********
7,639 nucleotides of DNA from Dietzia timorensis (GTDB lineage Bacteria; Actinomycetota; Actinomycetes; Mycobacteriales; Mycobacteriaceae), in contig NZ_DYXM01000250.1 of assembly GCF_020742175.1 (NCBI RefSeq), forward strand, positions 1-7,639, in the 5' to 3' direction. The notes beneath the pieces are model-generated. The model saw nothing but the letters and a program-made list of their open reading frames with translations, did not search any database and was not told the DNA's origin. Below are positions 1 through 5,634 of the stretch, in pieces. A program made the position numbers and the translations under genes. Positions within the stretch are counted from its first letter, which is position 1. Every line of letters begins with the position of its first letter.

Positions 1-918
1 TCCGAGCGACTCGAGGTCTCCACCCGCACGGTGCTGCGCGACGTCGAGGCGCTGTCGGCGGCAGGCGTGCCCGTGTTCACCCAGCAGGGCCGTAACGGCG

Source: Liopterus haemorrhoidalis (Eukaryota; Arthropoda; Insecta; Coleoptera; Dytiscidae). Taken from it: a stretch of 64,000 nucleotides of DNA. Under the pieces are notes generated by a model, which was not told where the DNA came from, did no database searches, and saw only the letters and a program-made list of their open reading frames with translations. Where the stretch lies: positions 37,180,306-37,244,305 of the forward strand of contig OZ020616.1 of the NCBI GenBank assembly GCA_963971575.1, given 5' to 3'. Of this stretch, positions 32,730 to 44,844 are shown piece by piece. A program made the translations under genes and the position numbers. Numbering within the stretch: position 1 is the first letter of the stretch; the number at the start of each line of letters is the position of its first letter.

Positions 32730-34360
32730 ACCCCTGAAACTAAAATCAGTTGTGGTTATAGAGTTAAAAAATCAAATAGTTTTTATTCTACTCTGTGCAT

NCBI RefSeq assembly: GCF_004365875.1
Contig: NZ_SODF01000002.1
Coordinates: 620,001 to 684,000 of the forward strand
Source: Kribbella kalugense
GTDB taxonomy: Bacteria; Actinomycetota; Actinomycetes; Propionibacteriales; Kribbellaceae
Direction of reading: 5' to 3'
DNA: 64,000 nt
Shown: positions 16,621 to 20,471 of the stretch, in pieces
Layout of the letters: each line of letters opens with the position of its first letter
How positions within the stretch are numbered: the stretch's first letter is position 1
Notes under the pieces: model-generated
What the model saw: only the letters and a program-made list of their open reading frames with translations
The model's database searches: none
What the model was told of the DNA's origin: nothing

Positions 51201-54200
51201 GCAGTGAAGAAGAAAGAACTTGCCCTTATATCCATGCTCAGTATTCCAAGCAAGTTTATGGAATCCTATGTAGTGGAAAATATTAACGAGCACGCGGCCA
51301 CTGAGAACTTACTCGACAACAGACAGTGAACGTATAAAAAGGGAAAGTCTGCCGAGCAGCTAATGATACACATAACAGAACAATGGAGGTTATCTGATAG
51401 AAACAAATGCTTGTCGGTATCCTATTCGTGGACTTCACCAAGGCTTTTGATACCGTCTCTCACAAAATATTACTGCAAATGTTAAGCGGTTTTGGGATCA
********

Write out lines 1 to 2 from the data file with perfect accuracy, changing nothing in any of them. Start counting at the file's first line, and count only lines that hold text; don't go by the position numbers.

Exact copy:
7,639 nucleotides of DNA from Dietzia timorensis (GTDB lineage Bacteria; Actinomycetota; Actinomycetes; Mycobacteriales; Mycobacteriaceae), in contig NZ_DYXM01000250.1 of assembly GCF_020742175.1 (NCBI RefSeq), forward strand, positions 1-7,639, in the 5' to 3' direction. The notes beneath the pieces are model-generated. The model saw nothing but the letters and a program-made list of their open reading frames with translations, did not search any database and was not told the DNA's origin. Below are positions 1 through 5,634 of the stretch, in pieces. A program made the position numbers and the translations under genes. Positions within the stretch are counted from its first letter, which is position 1. Every line of letters begins with the position of its first letter.

Positions 1-918